Pairing the Zenmuse X7 with an aerial platform means your only choice right now is the Inspire 2.  But DJI has already indicated that “the X7 will be compatible with more DJI products in the future.”  What that means is anyone’s guess, but we expect a handheld gimbal mount such as the Osmo is already developed.  And looking at a massive test-drone we uncovered a few months ago that is specifically built for Hollywood we know there is definitely more to come.

We won’t go into great detail comparing the Inspire 1 and Inspire 2 drones (DJI has already done that nicely here) other than to say that because the Inspire already has such a foothold in Hollywood and media productions that the Inspire 2 had to be created knowing the X7 was in development simply to have the best aerial platform for the X7 camera.

DJI product development doesn’t take place in a vacuum.  Hollywood cinematrographers are absolutely pushing DJI for more and better all the time.  What is most surprising about the Inspire 2 / Zenmuse X7 combination is the cost.  Or maybe more specifically, the value.  As a flying platform, the Inspire 2 is only twice the cost of the Phantom 4 Pro yet the components, what’s included and the potential with the Inspire 2 is much more than a multiple of two.  Yes you have to add a camera to the Inspire, but even with the Zenmuse X7 and all four lenses you’re still under $10,000.  You might think that the Inspire 2 and the most powerful aerial camera and lens combination is only for serious Hollywood teams, but at that price you’re going to see more pilots and photographers who are serious about their craft upgrading big time.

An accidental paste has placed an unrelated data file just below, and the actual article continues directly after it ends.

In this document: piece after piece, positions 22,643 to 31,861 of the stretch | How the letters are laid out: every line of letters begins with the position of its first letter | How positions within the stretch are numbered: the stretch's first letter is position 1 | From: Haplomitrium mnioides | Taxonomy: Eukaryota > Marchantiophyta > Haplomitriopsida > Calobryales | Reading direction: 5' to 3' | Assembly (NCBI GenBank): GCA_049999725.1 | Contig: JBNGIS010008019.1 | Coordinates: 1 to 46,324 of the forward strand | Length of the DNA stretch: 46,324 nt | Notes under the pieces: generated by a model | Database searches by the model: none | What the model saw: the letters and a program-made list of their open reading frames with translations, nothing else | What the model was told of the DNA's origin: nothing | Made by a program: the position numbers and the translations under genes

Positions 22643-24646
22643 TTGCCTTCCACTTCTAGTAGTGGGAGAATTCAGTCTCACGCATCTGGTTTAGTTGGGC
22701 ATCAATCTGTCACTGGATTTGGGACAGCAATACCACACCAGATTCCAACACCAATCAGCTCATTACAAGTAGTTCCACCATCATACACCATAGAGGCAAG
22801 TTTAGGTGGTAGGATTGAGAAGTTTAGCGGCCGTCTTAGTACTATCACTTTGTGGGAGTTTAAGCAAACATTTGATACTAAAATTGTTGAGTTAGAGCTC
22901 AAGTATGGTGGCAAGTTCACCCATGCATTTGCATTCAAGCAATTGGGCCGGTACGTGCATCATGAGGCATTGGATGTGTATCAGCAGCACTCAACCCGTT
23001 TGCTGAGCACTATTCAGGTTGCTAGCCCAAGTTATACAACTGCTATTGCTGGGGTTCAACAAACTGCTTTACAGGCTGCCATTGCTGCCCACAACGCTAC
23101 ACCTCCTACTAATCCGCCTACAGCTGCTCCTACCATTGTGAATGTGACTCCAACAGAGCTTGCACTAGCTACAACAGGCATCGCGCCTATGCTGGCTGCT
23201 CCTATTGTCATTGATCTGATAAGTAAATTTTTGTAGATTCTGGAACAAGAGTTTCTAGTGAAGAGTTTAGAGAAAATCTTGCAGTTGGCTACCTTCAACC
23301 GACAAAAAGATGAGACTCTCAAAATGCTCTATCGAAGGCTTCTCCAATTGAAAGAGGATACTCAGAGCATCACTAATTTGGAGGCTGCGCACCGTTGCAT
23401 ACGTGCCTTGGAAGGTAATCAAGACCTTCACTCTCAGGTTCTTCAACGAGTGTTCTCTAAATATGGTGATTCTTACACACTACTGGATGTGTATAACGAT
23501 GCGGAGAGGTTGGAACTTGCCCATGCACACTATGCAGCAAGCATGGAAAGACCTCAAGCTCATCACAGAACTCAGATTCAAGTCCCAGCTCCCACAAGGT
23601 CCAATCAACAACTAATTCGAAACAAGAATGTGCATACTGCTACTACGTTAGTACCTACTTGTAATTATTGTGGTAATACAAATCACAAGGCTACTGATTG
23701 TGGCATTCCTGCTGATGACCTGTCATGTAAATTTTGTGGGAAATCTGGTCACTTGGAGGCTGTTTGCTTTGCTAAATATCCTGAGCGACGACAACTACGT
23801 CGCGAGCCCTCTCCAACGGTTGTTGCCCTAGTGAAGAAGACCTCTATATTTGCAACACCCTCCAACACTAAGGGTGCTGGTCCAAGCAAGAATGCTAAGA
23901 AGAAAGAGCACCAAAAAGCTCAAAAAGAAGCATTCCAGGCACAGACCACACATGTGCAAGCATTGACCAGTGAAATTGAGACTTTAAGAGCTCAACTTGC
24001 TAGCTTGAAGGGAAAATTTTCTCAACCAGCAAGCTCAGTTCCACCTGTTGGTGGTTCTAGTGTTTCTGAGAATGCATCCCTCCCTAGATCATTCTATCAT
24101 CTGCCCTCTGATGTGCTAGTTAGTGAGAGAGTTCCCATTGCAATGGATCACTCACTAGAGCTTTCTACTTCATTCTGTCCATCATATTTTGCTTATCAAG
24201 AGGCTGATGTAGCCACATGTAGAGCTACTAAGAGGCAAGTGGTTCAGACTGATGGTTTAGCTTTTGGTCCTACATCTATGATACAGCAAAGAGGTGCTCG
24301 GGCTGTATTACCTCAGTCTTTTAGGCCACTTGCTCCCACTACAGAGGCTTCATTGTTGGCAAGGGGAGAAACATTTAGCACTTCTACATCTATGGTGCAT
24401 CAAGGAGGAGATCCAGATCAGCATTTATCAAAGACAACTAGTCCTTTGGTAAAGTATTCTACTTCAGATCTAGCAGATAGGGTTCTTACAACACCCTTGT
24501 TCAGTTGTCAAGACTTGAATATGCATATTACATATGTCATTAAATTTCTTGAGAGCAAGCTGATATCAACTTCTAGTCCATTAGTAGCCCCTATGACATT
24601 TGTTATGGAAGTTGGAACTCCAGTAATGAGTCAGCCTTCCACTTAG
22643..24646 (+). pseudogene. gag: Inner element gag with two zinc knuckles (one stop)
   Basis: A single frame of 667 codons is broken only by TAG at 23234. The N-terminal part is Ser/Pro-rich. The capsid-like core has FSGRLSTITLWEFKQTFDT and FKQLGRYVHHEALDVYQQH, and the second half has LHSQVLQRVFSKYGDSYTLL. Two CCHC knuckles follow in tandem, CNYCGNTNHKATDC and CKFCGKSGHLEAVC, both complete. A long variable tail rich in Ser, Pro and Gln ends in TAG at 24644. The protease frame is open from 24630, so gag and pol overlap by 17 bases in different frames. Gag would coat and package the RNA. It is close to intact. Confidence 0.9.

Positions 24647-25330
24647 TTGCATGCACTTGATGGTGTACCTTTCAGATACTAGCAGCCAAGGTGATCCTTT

Third Party Filters

DJI hasn’t added any filters to the X7 accessories section on the DJI Store, but the Zenmuse X7 is compatible with 3rd party lens filters with a diameter of 46mm and a that weigh 10-12 grams.  Filter thickness can be no more than 4.4mm, excluding threads.

The two highest resolution recording modes of the Zenmuse X7 are the result of integrating CinemaDNG and/or Apple ProRes formats into your capture.  They aren’t accessible to the filmmaker without purchasing licenses.  CinemaDNG activation is an additional $1000 with your X7, while Apple ProRes is $500.  The two can be bundled for a $200 savings for a total cost of $1300.

The final piece in the Zenmuse X7 puzzle is tacking on DJI Care Refresh.  We’ve written about DJI Care many times, must mostly in the context of DJI’s consumer/recreational drones.  DJI Care Refresh for the Zenmuse X7 is $499 and includes two replacement units within one year.  The replacement will be either new or ‘equivalent to new’ in performance and reliablility.

The first DJI Care Refresh replacement for the X7 camera is $379 and the second costs $529.  Full details here.